Usama's Son Saad a Rising Star in Al Qaeda

Saad bin Laden, a Saudi who is about 22, is suspected by U.S. authorities of helping organize some of Al Qaeda's operations during the last few months, providing the financial and other logistical support necessary to set attacks in motion, one official said on condition of anonymity.

He is suspected of ties to Al Qaeda's first successful operation after the Sept. 11 attacks the suicide bombing of a synagogue in Tunisia that left 19 dead, most of them German tourists.

Like his father, Saad bin Laden is believed to be in the Afghanistan-Pakistan region. It is unclear if he is with Usama bin Laden, whose whereabouts and condition remain unknown.

Defense Secretary Donald H. Rumsfeld said Monday that even if Usama bin Laden is killed, lieutenants like his son will carry on and the terrorist network will remain a threat.

"There are three, four, five, six, seven people who could who know where the bank accounts are, who know the key players, the key planners, and are perfectly capable of running that operation," he told reporters during a visit to Suffolk, Va., to view a training exercise. "Whether the son ends up being one of them, one never knows until ... that takes place."

Another official attributed Saad's rising star to simple blood ties: When most of the world is hunting for him, Usama bin Laden can trust his children.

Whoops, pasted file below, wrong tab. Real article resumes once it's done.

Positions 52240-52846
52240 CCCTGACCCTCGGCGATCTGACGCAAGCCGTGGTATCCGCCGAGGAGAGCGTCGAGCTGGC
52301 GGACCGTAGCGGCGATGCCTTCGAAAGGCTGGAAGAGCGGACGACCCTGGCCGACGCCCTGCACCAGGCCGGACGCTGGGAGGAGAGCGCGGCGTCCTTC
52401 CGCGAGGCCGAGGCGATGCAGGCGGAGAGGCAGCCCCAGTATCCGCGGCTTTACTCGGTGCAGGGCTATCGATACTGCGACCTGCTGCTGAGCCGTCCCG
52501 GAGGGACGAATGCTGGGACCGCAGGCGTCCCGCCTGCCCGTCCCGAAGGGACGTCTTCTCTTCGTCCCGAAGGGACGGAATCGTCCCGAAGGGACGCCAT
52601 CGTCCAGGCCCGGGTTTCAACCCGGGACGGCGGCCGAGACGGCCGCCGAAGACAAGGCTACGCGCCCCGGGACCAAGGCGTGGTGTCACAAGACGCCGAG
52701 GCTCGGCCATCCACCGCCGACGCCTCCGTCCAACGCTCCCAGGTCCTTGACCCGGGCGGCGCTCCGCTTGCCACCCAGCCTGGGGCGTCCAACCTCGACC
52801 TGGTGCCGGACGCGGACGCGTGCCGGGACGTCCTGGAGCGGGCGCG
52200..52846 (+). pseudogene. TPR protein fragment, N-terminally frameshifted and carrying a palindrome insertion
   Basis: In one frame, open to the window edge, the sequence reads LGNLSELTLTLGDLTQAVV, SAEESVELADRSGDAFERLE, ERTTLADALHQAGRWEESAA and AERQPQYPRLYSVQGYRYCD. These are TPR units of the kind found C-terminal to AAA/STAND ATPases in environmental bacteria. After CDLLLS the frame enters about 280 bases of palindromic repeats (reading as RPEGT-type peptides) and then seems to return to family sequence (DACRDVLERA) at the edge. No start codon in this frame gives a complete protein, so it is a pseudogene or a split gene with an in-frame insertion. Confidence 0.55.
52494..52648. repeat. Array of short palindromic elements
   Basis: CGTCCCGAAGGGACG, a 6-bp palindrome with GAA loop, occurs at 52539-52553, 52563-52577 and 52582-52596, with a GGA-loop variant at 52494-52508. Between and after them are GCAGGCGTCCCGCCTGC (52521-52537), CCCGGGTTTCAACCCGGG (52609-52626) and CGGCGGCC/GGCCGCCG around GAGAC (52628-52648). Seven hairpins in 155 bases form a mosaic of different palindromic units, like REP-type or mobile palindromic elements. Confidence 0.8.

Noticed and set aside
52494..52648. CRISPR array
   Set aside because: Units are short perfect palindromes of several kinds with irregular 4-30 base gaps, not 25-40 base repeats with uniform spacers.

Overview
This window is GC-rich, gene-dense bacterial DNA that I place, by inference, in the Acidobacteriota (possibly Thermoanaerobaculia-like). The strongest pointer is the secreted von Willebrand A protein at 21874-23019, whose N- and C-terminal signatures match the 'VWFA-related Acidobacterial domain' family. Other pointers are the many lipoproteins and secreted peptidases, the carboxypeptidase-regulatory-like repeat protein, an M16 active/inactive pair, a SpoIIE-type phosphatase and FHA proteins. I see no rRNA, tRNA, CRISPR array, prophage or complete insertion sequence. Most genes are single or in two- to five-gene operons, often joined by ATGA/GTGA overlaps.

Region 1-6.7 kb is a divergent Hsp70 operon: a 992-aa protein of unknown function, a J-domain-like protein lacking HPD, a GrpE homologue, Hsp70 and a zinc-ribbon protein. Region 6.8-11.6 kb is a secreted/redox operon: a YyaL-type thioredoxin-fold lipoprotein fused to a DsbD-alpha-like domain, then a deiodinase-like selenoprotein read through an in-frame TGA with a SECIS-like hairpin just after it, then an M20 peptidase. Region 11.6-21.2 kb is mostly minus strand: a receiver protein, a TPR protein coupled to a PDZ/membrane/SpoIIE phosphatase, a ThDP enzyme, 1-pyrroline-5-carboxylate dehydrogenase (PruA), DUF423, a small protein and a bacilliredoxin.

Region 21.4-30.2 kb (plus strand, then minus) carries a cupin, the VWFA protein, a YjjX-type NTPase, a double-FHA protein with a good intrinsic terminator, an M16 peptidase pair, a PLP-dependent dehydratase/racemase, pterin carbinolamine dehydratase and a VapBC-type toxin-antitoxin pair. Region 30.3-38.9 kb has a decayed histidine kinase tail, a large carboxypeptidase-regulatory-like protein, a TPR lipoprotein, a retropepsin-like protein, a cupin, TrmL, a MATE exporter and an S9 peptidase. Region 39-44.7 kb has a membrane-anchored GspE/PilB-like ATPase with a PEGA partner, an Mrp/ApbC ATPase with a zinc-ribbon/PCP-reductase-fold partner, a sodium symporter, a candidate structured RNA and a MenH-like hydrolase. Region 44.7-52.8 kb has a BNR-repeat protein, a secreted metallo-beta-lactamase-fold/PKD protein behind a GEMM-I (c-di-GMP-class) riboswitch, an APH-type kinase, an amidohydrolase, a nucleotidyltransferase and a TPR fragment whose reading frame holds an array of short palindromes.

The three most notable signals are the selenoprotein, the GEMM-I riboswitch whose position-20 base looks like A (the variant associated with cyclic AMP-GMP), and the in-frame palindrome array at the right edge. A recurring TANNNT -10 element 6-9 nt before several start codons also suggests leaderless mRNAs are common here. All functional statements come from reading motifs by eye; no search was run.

His stature began increasing in the months after the United States went to war on Al Qaeda in Afghanistan on Oct. 7, the counterterrorism official said.

It has accelerated even as the terrorist network decentralized its power structure. This move, under way since earlier this year, gives commanders in the field more authority to conduct operations without guidance from bin Laden's inner circle.

U.S. officials have no evidence that Saad bin Laden played a role in the Sept. 11 attacks, which left 3,000 dead. However, he is believed to be close to Khalid Shaikh Mohammed, whom U.S. officials suspect of masterminding the World Trade Center and Pentagon attacks.

Mohammed who is said to outrank Saad bin Laden in Al Qaeda's pecking order  has also been linked to the Tunisia bombing, U.S. officials have said.

However, U.S. authorities have no evidence that Saad bin Laden is positioned to take over Al Qaeda in the event of his father's death or capture. Older, more experienced deputies like Ayman al-Zawahri, bin Laden's Egyptian doctor, are more capable of doing so right now, officials said.

But terrorism experts say Usama bin Laden may be looking for a blood relative to carry on the fight, as well.

Usama bin Laden, himself in his mid-40s, has at least 23 children by several wives.

"Some of them share his ideology," the counterterrorism official said. "[Saad] is definitely a believer."

At least two other sons have taken up their father's cause. Mohammed bin Laden, who is around 19, is one of his father's bodyguards, a U.S. official said.

Son Mohammed married the daughter of Al Qaeda's Egyptian military chief, Mohammed Atef, in January 2001 in Kandahar, Afghanistan. Usama bin Laden, Atef, and al-Zawahri all attended. Atef was killed by U.S. airstrikes in Afghanistan last November.

Another son, Ahmed, is believed to be older than Saad and also supports his father's activities.

Usama bin Laden's extended family, one of Saudi Arabia's richest, disowned him in 1994.